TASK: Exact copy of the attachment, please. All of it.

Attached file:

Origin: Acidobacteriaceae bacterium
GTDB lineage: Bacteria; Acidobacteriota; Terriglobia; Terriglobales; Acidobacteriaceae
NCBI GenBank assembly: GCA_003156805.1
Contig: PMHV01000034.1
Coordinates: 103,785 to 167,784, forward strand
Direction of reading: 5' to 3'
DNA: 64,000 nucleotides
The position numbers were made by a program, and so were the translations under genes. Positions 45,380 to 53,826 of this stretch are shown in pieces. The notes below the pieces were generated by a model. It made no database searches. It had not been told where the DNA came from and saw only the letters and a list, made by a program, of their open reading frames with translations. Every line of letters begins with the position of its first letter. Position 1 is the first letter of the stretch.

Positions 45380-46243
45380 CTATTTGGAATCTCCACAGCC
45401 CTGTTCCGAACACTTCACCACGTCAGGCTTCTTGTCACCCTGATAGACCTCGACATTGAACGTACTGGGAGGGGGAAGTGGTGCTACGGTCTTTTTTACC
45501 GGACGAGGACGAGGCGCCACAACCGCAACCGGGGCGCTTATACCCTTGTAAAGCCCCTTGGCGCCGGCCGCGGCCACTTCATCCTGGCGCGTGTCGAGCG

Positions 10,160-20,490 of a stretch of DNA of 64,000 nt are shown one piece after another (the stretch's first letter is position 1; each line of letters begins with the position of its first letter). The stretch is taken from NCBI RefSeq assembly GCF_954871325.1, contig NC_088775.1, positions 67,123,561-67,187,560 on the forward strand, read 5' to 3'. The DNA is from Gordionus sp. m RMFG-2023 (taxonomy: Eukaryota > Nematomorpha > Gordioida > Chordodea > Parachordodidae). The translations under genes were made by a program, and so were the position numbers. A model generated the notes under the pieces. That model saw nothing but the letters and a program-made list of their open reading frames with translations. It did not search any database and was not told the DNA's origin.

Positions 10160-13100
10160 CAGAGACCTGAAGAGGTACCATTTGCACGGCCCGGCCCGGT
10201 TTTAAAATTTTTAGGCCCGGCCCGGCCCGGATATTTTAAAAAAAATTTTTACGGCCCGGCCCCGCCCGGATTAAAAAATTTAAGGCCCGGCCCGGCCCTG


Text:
Origin: Acidobacteriaceae bacterium
GTDB lineage: Bacteria; Acidobacteriota; Terriglobia; Terriglobales; Acidobacteriaceae
NCBI GenBank assembly: GCA_003156805.1
Contig: PMHV01000034.1
Coordinates: 103,785 to 167,784, forward strand
Direction of reading: 5' to 3'
DNA: 64,000 nucleotides
The position numbers were made by a program, and so were the translations under genes. Positions 45,380 to 53,826 of this stretch are shown in pieces. The notes below the pieces were generated by a model. It made no database searches. It had not been told where the DNA came from and saw only the letters and a list, made by a program, of their open reading frames with translations. Every line of letters begins with the position of its first letter. Position 1 is the first letter of the stretch.

Positions 45380-46243
45380 CTATTTGGAATCTCCACAGCC
45401 CTGTTCCGAACACTTCACCACGTCAGGCTTCTTGTCACCCTGATAGACCTCGACATTGAACGTACTGGGAGGGGGAAGTGGTGCTACGGTCTTTTTTACC
45501 GGACGAGGACGAGGCGCCACAACCGCAACCGGGGCGCTTATACCCTTGTAAAGCCCCTTGGCGCCGGCCGCGGCCACTTCATCCTGGCGCGTGTCGAGCG

Positions 10,160-20,490 of a stretch of DNA of 64,000 nt are shown one piece after another (the stretch's first letter is position 1; each line of letters begins with the position of its first letter). The stretch is taken from NCBI RefSeq assembly GCF_954871325.1, contig NC_088775.1, positions 67,123,561-67,187,560 on the forward strand, read 5' to 3'. The DNA is from Gordionus sp. m RMFG-2023 (taxonomy: Eukaryota > Nematomorpha > Gordioida > Chordodea > Parachordodidae). The translations under genes were made by a program, and so were the position numbers. A model generated the notes under the pieces. That model saw nothing but the letters and a program-made list of their open reading frames with translations. It did not search any database and was not told the DNA's origin.

Positions 10160-13100
10160 CAGAGACCTGAAGAGGTACCATTTGCACGGCCCGGCCCGGT
10201 TTTAAAATTTTTAGGCCCGGCCCGGCCCGGATATTTTAAAAAAAATTTTTACGGCCCGGCCCCGCCCGGATTAAAAAATTTAAGGCCCGGCCCGGCCCTG